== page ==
It’s important to understand the reasons Comcast entered wireless and why they have different goals. They are not taking the same strategy as the top four wireless competitors, namely Verizon Wireless, AT&T Mobility, T-Mobile and Sprint. These four are all competing with each other, trying to win market share in more traditional ways.
With all the attention given to artificial intelligence (AI) that can do impressive stunts like play chess, name paint colors, and write weird sci-fi shorts, it’s easy to forget that some of these systems are actually really useful. Case in point: A new algorithm that can predict a patient’s risk of contracting clostridium difficile (C-diff), a potentially deadly healthcare-related infection.
While the primary purpose of a hospital is to help sick people get well, it doesn’t always work out that way. Each year, 453,000 people contract a C-diff infection during or after exposure to a hospital setting in the United States, according to the New England Journal of Medicine. C-diff causes diarrhea, intestinal distress, and in some cases, life-threatening inflammation in a patient’s colon.
These infections can prove deadly if not diagnosed and treated quickly enough; in the U.S., 29,000 people die annually of C-diff infections.
To address this issue, Erica Shenoy, an infectious-disease specialist at Massachusetts General Hospital (MGH), and Jenna Wiens, a computer scientist and assistant professor of engineering at the University of Michigan, decided to see if they could use AI to predict which patients were most vulnerable to these infections.
A Life-Saving Algorithm
For their study, Shenoy and Wiens extracted information from a dataset of 374,009 adult inpatient admissions from MGH and the University of Michigan Health System. Given that C-diff spreads through physical contact with infected objects or people, the researchers had to take into account every possible interaction between patients and the infection when developing their algorithm.
“We have data pertaining to everything from lab results to what bed they are in to who is in the bed next to them and whether they are infected. We included all medications, labs, and diagnoses. And we extracted this on a daily basis,” Wiens told Scientific American. “You can imagine, as the patient moves around the hospital, risk evolves over time, and we wanted to capture that.”
Using that information, the duo created a model to predict the likelihood that a patient would contract a C-diff infection at each hospital. According to their research, these models predicted the infection an average of five days sooner than doctors could.
If their system is widely implemented, those five days could be the difference between life or death for hospital patients in the United States and across the globe.
The post AIs Are Finally Doing Something Useful: Fighting Hospital-Acquired Infections appeared first on Futurism.
I can’t stress how much I despise these browser pop-ups. I see them all the time, and put simply, they’re ruining the Internet. Every site that uses them fundamentally undermines their readability, and makes me never want to go back. News sites don’t need to know my location. And nobody wants random, shrill notifications in their browser. Twitter and RSS are things, y’know? And they’re everywhere. Everywhere. No. Wrong. Stop. Why? Ew. Gross. This sucks. You’ve probably figured out that I feel really strongly about these browser notifications. By and large, they ruin the user experience. The sooner they cease…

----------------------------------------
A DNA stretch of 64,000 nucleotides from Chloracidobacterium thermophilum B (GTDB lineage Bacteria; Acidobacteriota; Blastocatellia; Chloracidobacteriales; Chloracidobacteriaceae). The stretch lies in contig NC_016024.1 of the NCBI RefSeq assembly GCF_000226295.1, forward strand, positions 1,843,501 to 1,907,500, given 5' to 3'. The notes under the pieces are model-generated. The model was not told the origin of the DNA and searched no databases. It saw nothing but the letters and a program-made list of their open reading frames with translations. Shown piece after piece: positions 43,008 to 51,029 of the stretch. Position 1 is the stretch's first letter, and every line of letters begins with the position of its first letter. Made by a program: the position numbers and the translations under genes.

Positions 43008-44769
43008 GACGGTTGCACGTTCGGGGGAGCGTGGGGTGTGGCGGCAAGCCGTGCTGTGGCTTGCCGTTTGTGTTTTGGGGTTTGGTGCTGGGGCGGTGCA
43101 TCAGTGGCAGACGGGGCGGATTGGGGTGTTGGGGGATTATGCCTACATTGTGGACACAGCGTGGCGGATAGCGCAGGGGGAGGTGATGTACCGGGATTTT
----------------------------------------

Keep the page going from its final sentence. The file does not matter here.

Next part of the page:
The Meltdown and Spectre flaws—two related vulnerabilities that enable a wide range of information disclosure from every mainstream processor, with particularly severe flaws for Intel and some ARM chips—were originally revealed privately to chip companies, operating system developers, and cloud computing providers. That private disclosure was scheduled to become public some time next week, enabling these companies to develop (and, in the case of the cloud companies, deploy) suitable patches, workarounds, and mitigations.
With researchers figuring out one of the flaws ahead of that planned reveal, that schedule was abruptly brought forward, and the pair of vulnerabilities was publicly disclosed on Wednesday, prompting a rather disorderly set of responses from the companies involved.
There are three main groups of companies responding to the Meltdown and Spectre pair: processor companies, operating system companies, and cloud providers. Their reactions have been quite varied.
FCC Chairman Ajit Pai might be the villain du jour, but it’s important to remember that he didn’t act alone. Below you’ll find a list of all his accomplices and how much they received from telecoms during their last election cycle. Think of it as a handy cheat sheet detailing who not to vote for in 2018 — if you’re still salty about net neutrality, anyway. All credit goes to The Verge for compiling the list. Up for grabs are all 435 seats in the House of Representatives as well as 33 (8 of which voted against net neutrality — in…